Cates puts down $669k of own money in bid for appellate court seat

Ann Knef Jan. 23, 2008, 1:18am

Fifth District Appellate Court candidate Judy Cates and her Swansea law firm have lent $669,516.95 to the cause in hopes of unseating rival James Wexstten in the Feb. 5 primary election.

Financial disclosure reports filed yesterday showed that Cates, a personal injury attorney, has spent a good portion of the funds on advertising, including a $250,000 expenditure paid to a Chicago media service, SMY Media Inc., for a major television buy.

Cates received $6,298 in individual contributions in the last half of 2007 and $8,250 so far this year for a total of $14,548.

Wexstten, who was appointed to the appellate bench last year, received $161,500 in individual contributions in the last half of 2007 and $148,361.82 so far this year for a total of $309,861.82 in individual contributions.

Wexstten has lent his campaign $74,875. His greatest expenditures have been for consulting services and polling, according to a financial report filed Tuesday.

All totaled, including transfers from other political committees, loans, non-itemized contributions and in-kind contributions, $684,064.95 has gone into Cates' campaign and $443,117.82 has gone into Wexstten's campaign since July 1, 2007. Wexstten raised a little more than $17,000 in the first half of 2007.

The candidates

Wexstten, who had served more than 18 years as a circuit judge in the Second Circuit, was appointed in January 2007 by the Illinois Supreme Court -- on the recommendation of Justice Lloyd Karmeier -- to fill a vacancy left by Judge Terence Hopkins who died in October 2006. Wexstten's term expires Dec. 1.

The winner of the primary is expected to win November's general election since there is no Republican challenger running for the seat.

Wexstten's campaign points to the Illinois State Bar Association's recently released Judicial Advisory Poll which rates Cates as "Not Recommended" and Wexstten as "Recommended."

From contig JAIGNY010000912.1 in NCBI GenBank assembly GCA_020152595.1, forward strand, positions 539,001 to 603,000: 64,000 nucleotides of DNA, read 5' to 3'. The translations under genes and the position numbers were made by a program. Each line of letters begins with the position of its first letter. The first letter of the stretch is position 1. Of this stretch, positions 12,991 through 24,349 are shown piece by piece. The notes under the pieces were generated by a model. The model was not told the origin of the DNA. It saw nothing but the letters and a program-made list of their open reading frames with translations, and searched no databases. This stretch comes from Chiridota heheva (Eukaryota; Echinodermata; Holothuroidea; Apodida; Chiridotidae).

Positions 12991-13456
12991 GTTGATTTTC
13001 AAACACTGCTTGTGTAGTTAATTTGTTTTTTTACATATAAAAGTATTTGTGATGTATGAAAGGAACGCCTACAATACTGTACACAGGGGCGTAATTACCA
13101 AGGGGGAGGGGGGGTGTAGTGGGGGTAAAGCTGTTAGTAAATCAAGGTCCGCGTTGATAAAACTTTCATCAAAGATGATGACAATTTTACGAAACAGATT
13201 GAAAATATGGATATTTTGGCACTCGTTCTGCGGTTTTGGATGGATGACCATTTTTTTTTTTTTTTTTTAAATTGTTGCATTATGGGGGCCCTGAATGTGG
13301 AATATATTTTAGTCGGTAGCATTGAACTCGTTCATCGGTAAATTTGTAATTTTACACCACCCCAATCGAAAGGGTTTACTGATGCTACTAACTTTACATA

The poll is conducted of lawyers within judicial districts who are asked to rate candidates on the basis of integrity, impartiality and legal ability, for instance. In the Fifth District, 1,813 ballots were mailed and 683 were returned.

In the category, "Meets Requirements of Office," Cates received a 51.52 percent rating and Wexstten received a 89.33 percent rating. A candidate needs at least 60 percent to be "Recommended."

However, a 41-member ISBA Judicial Evaluations Committee, which rates candidates based on a comprehensive review of each candidate's background and qualifications, rated Cates "Qualified," as it did for Wexstten.

According to an ISBA press release, the process used by the Judicial Evaluations Committee includes a detailed questionnaire submitted by candidates providing professional and personal information.

Wexstten touts the endorsements he has received from the chairmen of every Democratic organization in the Fifth District's 37 counties, and on Thursday, his campaign expects to receive the endorsements of law enforcement officials, including sheriffs and state's attorneys, and firefighters.

Cates, on the other hand, touts nearly 30-years experience in civil and criminal law. Her campaign claims she is "for the people," and states that "politics has no place in the courtroom."

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